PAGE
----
Neuroblastoma (NBL) is the most common extracranial solid malignancy in children. Neuroblastoma originates from the sympatico-adrenal lineage of the neural crest and can grows anywhere along the sympathetic nervous system chain (1). The incidence is more than 7% in childhood each year and the median age of diagnosis is 15 months (2). The tumor develops in the abdomen, in particular localized in the adrenal glands (49%). Other sites of primary lesions include: neck (1%), chest (19%), abdomen (30%, non-adrenal), or pelvis (1%) (3). Hepatic, lymphatic, bone marrow and bone cortical infiltration metastasis disease are present at diagnosis in 50% of patients (1). The etiology of Neuroblastoma is unknown. The main cases are sporadic, others are described in literature in association with Neurofibromatosis type I, Beckwith-Weidemann syndrome, Hirschsprung’s disease and DiGeorge syndrome and almost 1% are familiar, presenting an autosomal dominant (AD) pattern with incomplete penetrance. Recent studies considered the association between consumption of substances including tobacco, alcohol or marijuana during pregnancy and risk of neuroblastoma (4).
Patient age, tumor stage, amplification of MYCN (20%) and ALK oncogene and DNA ploidy, specific chromosomal alterations include gain of 17q and deletion of 11q and 1p36 and grade of tumor differentiation are involved in tumor prognosis (1,3,5-7). There are some typical microscope characteristics of Neuroblastoma (small, round, blue cells clustered in rosettes) in common with other frequent tumors in childhood like Ewing’s sarcoma, primitive neuroectodermal tumors (PNETs), leukemia, lymphoma and rhabdomyosarcoma (1,8).
Symptoms are variable and depend on site of primary tumors. Usually, in symptomatic patients with localized tumors, an incidentally abdominal mass or abdominal distension is the typical evidence, sometimes associated with abdominal pain. Other symptoms include Horner’s syndrome (thoracic localization), hypertension (as a result of the compression of renal vessels) and neurologic deficits. However, patients with localized disease are often asymptomatic. Also paraneoplastic syndromes may be present in localized disease, the most common syndromes are opsomyoclonus (consists in rapid eye movements, ataxia, and irregular muscle movements) and Kerner-Morrison syndrome (consists in hypersecretion of vasoactive intestinal peptide (VIP) resulting in watery diarrhea) (1,2,9). Sometime the diagnosis is secondary to systematic symptoms like fever or weight loss; in patients with flushing, tachycardia or hypertension it is important to dose urinary catecholamine (10).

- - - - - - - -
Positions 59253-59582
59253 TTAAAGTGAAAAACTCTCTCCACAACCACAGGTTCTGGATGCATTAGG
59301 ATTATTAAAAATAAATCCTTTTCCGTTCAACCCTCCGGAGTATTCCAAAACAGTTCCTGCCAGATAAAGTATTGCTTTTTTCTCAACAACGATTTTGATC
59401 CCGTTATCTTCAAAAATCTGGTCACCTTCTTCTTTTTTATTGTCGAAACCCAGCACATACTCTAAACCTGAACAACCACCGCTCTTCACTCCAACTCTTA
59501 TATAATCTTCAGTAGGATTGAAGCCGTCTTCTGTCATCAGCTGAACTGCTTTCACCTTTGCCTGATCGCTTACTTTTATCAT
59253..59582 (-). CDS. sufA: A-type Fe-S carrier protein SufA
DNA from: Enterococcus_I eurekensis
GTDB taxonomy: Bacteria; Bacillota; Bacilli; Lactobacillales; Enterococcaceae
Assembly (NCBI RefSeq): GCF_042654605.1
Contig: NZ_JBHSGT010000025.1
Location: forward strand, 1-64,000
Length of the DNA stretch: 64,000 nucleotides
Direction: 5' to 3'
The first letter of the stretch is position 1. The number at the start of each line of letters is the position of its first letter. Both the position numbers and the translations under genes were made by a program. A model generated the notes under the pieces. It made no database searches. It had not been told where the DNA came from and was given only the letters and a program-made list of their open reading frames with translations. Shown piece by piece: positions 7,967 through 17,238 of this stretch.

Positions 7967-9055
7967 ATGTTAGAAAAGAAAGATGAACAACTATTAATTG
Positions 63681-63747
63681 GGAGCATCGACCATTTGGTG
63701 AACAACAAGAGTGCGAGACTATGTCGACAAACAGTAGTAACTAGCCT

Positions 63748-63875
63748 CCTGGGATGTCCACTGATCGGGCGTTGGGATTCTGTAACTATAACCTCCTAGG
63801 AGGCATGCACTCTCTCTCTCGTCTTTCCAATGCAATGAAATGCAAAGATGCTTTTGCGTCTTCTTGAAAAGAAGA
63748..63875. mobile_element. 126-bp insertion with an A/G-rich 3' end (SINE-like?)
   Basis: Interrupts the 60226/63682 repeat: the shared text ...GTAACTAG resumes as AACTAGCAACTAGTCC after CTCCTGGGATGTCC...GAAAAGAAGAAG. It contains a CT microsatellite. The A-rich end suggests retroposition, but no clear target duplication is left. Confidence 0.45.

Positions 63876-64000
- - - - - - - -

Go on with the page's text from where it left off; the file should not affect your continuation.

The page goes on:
Neuroblastoma has highly variable biologic behavior: in fact tumors may spontaneously regress, differentiate into benign ganglioneuromas or follow an unrelenting progressive course. High-risk features, including large, unresectable tumors and widely metastatic disease, are present in up to 50% of patients. Long-term survival of these patients is about 40% (1,8).
The diagnosis of neuroblastoma is suggested on imaging pattern and age of the patient, and the most challenge is to differentiate neuroblastoma, retroperitoneal extrarenal tumor, from Wilms tumor, which is retroperitoneal renal tumor, also found in the same age range.
The imaging characteristics of neuroblastoma, ganglioneuroblastoma, and ganglioneuroma are similar, and for this reason the histologic type cannot be discriminated with imaging but is an exclusively anatomopathological diagnosis (3).
The diagnostic approach in childhood is based on ultrasound (US), particularly for abdominal mass.
US allows the detection of the primary lesion, it can also identify the relationship with neighboring structures (organs/vessels) and describe some characteristics because it is well tolerated in children, easy to find, low cost and doesn’t use radiation (11). The first evidence is a heterogeneous vascularized solid mass, which is associated with frequent presence of contextual calcifications or, more rarely, of the cystic component (11,12) (Figure 1A).
In addition to this, it is useful to perform a color Doppler examination, to discriminate between vascular compression and vascular invasion. There’s also an increase in diagnoses of fetal or congenital neuroblastoma due to a large diffusion of this modality in neonatal screening. This variable entity must be differentiated from fetal adrenal hemorrhage: the latter appears as a maturing mass during follow-up US and doesn’t show any sign on Doppler US (11).